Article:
If you enjoy the horror genre, give this bad boy a spin...
Cell by Stephen King
My rating: 4 of 5 stars
"Cell" is the first time I've seen Stephen King return to his pre-Delores Claiborne splendor. I listened to the audiobook version of the novel, which I found well-paced and hard to put down. The characters are sympathetic and engaging without bogging us down in endless backstory. The first third of the book is fairly gory, but it's suitable to the plot, and the plain-talking, level-headed protagonist (Clayton) keeps the situation from spiraling off into absurdity.
Speaking of absurd... You may find the premise, that a "pulse" sent through the cellular phone networks of the world can essentially wipe and reset the human brain, a bit over the edge. In this, I think King might have borrowed a page from Michael Crichton and stocked his characters with one more scientist and one less humanities professor. Instead, we get most of the technical meat from a pubescent nerd named Jordan. Jordan is likable and ultimately critical to the story, but his role as an information source is a bit strained.
You come to "Cell" for zombie action, and King delivers grandly. The uber-zombie, the Raggedy Man, is gratifyingly creepy and menacing. Seeing the nature of zombies change over the course of the book is an interesting twist on the genre. As other reviewers have noted, the levitation bit toward the end is a bit odd and excessive. It strains the credibility of the fictitious world without actually adding anything to the story or being necessary in any way.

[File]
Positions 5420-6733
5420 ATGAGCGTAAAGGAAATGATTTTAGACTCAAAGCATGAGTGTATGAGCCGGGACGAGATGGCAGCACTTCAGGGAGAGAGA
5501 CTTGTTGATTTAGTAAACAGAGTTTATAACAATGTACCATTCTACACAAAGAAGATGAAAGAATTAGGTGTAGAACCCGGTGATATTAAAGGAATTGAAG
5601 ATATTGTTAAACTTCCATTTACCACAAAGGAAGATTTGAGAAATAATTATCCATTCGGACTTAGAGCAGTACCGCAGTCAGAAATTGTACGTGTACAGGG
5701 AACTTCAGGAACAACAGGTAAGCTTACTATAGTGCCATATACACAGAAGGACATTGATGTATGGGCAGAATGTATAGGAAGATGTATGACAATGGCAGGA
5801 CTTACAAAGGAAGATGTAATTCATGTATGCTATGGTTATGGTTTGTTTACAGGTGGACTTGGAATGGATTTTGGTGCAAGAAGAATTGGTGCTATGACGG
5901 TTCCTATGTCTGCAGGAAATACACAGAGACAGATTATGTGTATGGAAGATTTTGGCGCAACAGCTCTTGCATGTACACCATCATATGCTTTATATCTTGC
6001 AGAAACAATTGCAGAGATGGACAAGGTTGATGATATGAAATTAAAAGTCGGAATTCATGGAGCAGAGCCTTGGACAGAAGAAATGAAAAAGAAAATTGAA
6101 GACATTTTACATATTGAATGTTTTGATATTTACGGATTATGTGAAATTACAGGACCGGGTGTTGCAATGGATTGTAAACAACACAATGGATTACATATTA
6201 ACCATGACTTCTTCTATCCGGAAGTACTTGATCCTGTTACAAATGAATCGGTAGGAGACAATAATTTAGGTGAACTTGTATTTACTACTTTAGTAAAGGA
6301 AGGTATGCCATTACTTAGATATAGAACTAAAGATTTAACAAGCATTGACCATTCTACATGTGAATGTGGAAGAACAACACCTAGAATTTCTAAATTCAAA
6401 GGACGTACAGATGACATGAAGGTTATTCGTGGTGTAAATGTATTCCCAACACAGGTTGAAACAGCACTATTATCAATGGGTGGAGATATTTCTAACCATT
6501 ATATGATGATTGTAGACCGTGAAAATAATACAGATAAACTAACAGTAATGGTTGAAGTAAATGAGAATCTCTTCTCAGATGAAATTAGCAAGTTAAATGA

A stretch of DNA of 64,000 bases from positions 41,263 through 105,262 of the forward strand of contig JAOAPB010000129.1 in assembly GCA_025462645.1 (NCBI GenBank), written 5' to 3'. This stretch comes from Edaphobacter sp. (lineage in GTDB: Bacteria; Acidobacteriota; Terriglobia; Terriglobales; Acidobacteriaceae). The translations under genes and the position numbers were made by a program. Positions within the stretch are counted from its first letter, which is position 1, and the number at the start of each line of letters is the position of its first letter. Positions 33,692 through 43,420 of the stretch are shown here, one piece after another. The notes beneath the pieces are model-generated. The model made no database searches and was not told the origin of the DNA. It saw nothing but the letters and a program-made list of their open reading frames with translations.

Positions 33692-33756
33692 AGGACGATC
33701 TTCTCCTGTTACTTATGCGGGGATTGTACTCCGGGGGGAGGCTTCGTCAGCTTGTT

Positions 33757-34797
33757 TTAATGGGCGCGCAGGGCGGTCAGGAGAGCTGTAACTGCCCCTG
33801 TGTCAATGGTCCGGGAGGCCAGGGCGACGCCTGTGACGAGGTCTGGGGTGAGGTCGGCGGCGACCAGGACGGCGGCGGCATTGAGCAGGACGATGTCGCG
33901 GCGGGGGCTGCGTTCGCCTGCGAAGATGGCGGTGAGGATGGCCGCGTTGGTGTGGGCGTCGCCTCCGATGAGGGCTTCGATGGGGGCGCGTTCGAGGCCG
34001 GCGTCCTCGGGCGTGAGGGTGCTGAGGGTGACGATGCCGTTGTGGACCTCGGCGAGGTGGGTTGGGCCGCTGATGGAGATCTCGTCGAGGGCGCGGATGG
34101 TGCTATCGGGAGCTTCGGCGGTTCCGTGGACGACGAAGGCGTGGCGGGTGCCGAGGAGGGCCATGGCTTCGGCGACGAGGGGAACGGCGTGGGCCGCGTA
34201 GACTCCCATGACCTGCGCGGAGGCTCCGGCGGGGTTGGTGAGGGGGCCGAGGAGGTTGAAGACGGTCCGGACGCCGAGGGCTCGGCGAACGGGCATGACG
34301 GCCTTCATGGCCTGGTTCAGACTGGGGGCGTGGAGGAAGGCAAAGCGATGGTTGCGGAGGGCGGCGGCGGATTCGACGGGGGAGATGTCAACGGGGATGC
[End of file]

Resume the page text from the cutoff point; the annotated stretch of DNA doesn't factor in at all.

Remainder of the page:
My only serious complaint with the book is its last page. I find myself comparing it to the closing seconds of the movie "Inception." When you look back over the story, you realize that the premise of the book boils down to one thing. The hero is on a quest to accomplish something. In "Inception," that something is personal redemption, and at the end of the movie, as the scene cuts to black, you realize that the answer to the question literally on the table (will the spinning top fall?) is irrelevant. The real question of the story has been answered. With "Cell," I don't feel that central question was answered cleanly. The reader is left to decide on his or her own what happens in the next few seconds. Whereas I walked out of "Inception" thinking that the end was perfect, I finished "Cell" and got increasingly angry because I felt the central question of Clay's journey remained unanswered. And I cared. I wanted an answer. It's a testament to King's artistry and the strength of the book that I cared this much. "Cell" is worth reading. It's a great, thrilling adventure. Just steel yourself for that last unresolved question.
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